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We’re working on a new mobility on demand solution thanks to a grant from Transit Planning 4 All!

Tapping an ORCA card at a Link Light Rail station in pre-pandemic days. Photo Credit: Steph Hirsch, SDOT.

We were recently awarded a grant from Transit Planning 4 All to inclusively plan and implement a mobility on demand solution in the Seattle-King County region!  

Although many Seattleites are not moving around nearly as much as we used to because of the COVID-19 pandemic, many of us still rely on transit.   

Transit Planning 4 All supports communities across the country to design and implement transportation solutions in partnership with people with disabilities and older adults.  

Through March 2022, we will work with the community to plan and implement on-demand solutions that address existing mobility challenges for accessing mass transit like buses, Link light rail, and Seattle Streetcar.  

Mass transit is often the most reliable and cost-effective way to get around, especially for people with disabilities and older adults. However, barriers to accessing transit do exist. It’s part of our role to minimize or eliminate those barriers with our work in New MobilityTransportation Equity, and accessibility – among other programs and projects.  

Some barriers include:  

  • Bus stops and stations without ramps that support those using wheelchairs  
  • Infrequent or far away bus stops 
  • Limited parking around bus stops and stations 
  • Lack of bus stop amenities like shelters, benches, or accessible real time information 
  • Poorly maintained or incomplete sidewalks to safely walk to transit stops 
  • And others that we hope to hear about from you and work to address with our solutions.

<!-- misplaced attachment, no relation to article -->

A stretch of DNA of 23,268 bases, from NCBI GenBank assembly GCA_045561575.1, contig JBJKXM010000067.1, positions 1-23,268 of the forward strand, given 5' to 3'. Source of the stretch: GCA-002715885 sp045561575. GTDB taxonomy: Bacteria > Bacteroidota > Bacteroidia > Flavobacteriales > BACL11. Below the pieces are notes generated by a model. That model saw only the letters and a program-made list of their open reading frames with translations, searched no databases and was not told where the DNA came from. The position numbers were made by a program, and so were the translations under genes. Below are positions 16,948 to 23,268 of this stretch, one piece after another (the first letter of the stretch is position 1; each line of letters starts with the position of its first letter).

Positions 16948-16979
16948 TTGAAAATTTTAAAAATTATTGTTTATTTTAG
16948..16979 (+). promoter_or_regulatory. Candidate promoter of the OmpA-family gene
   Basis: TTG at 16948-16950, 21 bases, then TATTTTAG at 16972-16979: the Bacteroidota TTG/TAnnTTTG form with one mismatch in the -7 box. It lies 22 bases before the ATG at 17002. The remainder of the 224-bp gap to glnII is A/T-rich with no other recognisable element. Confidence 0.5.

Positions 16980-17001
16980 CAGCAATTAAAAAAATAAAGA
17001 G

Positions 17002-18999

On-demand connections to transit benefit everyone, but especially people with disabilities and older adults. 

Mobility on demand uses technology, integrated transit networks, real-time data, and more to create a transportation system that works well for everyone – most importantly, the person traveling – safely and efficiently. Some mobility on demand solutions support first/last mile connections, which connect people from their home to transit hubs. These connections are important for people without a car or those who live a long walking/rolling distance away from a transit station.  

Mobility on demand solutions here and around the country include: 

  • Through our partnership with King County Metro, Via to Transit, riders can request a ride through an app to and from the Othello, Rainier Beach, and Tukwila International Blvd transit stations.  
  • The Portland Bureau of Transportation (PBOT) developed PDX WAV to make reliable, safe vehicle-for-hire services (like Uber and Lyft) more easily accessible to people using mobility devices. 
  • Minnesota’s Dakota County has partnered with Lyft to allow those accessing the county’s Social Services case management services to use Lyft to get to and from their employment.  

Read more about how policies and partnerships focused on mobility on demand can equitably enhance access to transportation from the National Center for Mobility Management

We work to engage the community in all of SDOT’s projects and programs. For this project, we will be using Transit 4 All’s Pathway to Inclusion Tool to guide our inclusive planning process and implement the resulting on-demand solutions.  

We are using the Pathway to Inclusion Tool to both assess ourselves and ask others to assess us as we try to achieve Level 5 (“Participants Share Decision Making”) and Level 6 (“Participants Play Lead Roles”).  We will be engaging with community members in a variety of ways including in-depth interviews, surveys, focus groups, and/or workshops. The goal is to increase communication and trust to create a more inclusive and transparent process that supports community-driven mobility on demand solutions. 

This work has the opportunity to build on some of the community connections we have made through the Age Friendly Seattle initiative as well as Regional Reduced Fare Permit engagement.   

Thank you to partners at the University of Washington, King County MetroSound GenerationsDisability Rights WashingtonTransportation Choices Coalition, Northwest Access Fund, Sound TransitAsian Counseling and Referral ServiceHopelink, and the many individuals who wrote letters of support and helped us secure the grant. 

People gathered at a Seattle Streetcar station.
Waiting for the Seattle Streetcar during a Regional Reduced Fare Permit field trip. Photo Credit: Steph Hirsch. 

We look forward to keeping you updated as we engage the community and develop the solution! We are working on a website to keep you updated on the progress of this project. Stay tuned.